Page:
Tax & admin · 16 March 2016

The Budget 2016: Abolition of class 2 NI contributions mixed blessing for self-employed

class two NI

Class 2 National Insurance (NI) contributions are to be abolished from April 2018 – benefitting self-employed individuals to the tune of £130 each year.

The move – which was promised in the 2015 Conservative manifesto – was announced by chancellor George Osborne in his 2016 Budget speech.

These changes mean that freelancers and contractors earning less than £8,060 – the current Class 4 NI threshold – will be classed as zero-rate NI payers in future.

When the policy was initially proposed in 2015, the The Association of Independent Professionals and the Self Employed supported the proposals.  Simon McVicker, director of policy and external affairs at IPSE, said: “The removal of Class 2 NICs will be a big boost to those working as self-employed. It represents a major simplification of the tax system.”

However, some have expressed concerns about the eligibility of contractors for state pensions if they have not paid Class 2 contributions.

Responding to the government’s consultation on such changes, independent advisory body the Social Security Advisory Committee (SSAC) warned: “Sometimes, the benefits system operates uncomfortably for those who have significant peaks and troughs of income and expenditure. The aggregation of Class 2 NICs with tax liabilities could create such an event.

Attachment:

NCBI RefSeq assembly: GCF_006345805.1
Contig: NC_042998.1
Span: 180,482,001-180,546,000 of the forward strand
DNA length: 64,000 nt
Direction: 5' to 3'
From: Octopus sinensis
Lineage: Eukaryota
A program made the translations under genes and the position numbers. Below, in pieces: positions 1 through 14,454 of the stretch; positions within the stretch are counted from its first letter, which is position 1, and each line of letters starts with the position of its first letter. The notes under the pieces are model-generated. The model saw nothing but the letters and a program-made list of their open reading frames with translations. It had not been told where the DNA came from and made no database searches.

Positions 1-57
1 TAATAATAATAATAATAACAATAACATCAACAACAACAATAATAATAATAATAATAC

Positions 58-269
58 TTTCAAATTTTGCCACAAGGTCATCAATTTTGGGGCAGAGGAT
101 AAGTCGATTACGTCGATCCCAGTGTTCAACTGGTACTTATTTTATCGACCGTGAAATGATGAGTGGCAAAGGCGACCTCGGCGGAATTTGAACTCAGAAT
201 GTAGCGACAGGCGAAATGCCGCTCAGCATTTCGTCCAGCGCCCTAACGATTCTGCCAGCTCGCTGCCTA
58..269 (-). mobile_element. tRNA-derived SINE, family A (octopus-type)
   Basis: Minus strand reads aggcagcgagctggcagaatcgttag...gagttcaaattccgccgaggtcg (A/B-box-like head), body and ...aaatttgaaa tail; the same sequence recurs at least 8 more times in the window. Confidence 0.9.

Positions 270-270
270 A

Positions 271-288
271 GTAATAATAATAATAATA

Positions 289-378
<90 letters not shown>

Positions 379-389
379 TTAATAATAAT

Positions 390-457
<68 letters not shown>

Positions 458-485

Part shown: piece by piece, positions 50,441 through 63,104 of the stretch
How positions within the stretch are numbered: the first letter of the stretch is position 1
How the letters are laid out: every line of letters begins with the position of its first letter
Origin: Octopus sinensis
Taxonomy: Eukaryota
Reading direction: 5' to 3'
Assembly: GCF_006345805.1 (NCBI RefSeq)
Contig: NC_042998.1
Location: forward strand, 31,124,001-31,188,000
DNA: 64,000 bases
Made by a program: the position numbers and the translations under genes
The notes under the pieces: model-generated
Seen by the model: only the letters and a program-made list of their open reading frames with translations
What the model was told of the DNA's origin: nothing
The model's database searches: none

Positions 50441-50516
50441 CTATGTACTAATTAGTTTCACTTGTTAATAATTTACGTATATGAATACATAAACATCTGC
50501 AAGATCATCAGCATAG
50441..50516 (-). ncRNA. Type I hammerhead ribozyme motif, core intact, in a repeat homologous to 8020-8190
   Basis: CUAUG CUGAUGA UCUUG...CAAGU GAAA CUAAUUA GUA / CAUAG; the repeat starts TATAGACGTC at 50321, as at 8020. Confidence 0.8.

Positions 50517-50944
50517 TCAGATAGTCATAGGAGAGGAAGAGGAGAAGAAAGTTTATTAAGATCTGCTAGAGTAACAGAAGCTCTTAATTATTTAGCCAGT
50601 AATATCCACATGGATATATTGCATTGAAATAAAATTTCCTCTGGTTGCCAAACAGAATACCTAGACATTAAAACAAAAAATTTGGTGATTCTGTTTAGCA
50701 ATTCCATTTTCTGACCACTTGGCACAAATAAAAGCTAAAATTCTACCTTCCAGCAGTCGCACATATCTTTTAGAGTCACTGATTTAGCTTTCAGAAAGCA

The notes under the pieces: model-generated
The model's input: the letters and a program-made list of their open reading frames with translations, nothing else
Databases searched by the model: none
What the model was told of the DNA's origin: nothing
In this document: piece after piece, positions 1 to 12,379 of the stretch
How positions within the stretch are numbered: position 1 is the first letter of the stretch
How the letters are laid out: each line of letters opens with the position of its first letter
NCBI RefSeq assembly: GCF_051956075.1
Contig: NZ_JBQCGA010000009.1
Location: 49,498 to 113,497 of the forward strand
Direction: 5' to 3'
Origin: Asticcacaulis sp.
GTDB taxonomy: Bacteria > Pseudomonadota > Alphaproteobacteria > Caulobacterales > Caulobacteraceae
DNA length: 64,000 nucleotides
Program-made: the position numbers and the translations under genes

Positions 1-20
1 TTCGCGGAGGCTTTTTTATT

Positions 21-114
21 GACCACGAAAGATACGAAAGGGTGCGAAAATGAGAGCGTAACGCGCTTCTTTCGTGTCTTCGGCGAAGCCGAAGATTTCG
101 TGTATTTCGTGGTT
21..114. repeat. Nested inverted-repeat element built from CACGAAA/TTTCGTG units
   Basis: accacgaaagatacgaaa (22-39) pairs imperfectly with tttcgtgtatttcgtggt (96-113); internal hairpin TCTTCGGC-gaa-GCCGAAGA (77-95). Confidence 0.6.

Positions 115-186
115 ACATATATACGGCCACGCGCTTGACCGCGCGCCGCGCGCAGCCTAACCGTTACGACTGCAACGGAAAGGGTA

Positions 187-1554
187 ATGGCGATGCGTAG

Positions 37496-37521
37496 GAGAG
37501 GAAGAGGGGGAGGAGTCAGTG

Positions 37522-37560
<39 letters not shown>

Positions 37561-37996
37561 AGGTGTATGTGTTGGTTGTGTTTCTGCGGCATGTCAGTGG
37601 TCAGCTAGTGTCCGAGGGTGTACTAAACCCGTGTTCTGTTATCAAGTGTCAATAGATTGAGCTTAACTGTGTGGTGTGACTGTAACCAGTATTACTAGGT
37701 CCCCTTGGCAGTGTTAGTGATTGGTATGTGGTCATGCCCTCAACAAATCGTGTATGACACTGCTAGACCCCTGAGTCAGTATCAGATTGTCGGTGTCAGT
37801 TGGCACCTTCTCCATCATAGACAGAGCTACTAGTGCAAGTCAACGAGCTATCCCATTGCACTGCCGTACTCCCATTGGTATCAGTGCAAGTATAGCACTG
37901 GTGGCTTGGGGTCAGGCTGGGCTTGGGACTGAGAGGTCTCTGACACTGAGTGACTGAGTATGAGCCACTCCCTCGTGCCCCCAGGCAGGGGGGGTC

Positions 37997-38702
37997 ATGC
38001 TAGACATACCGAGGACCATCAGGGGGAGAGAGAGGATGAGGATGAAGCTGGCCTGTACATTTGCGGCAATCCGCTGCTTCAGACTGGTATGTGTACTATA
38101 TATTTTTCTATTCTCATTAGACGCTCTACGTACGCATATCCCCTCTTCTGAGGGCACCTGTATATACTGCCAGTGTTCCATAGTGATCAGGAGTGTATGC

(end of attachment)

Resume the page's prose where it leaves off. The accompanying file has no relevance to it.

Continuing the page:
“As Universal Credit rolls out and begins to embrace the larger population of the self-employed, this may very well become an issue to consider.”

The Low Incomes Tax Reform Group (LITRG) also raised concerns about the changes. “We are concerned that the earliest proposed start date of April 2017 for abolition of Class 2 NICs means the changes may be rushed through without adequate further consultation together with a lack of publicity and guidance for the people affected,” said LITRG chairman Anthony Thomas.

If you’re a freelancer or contractor looking for a change of scenery as well as a change of tax regime, don’t miss our guide to alternative working spaces.

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Hannah Wilkinson is a reporter for Business Advice. She studied economics and management at Oxford University and prior to joining Business Advice wrote for Kensington and Chelsea Today about business and economics – as well as running a tutoring company.

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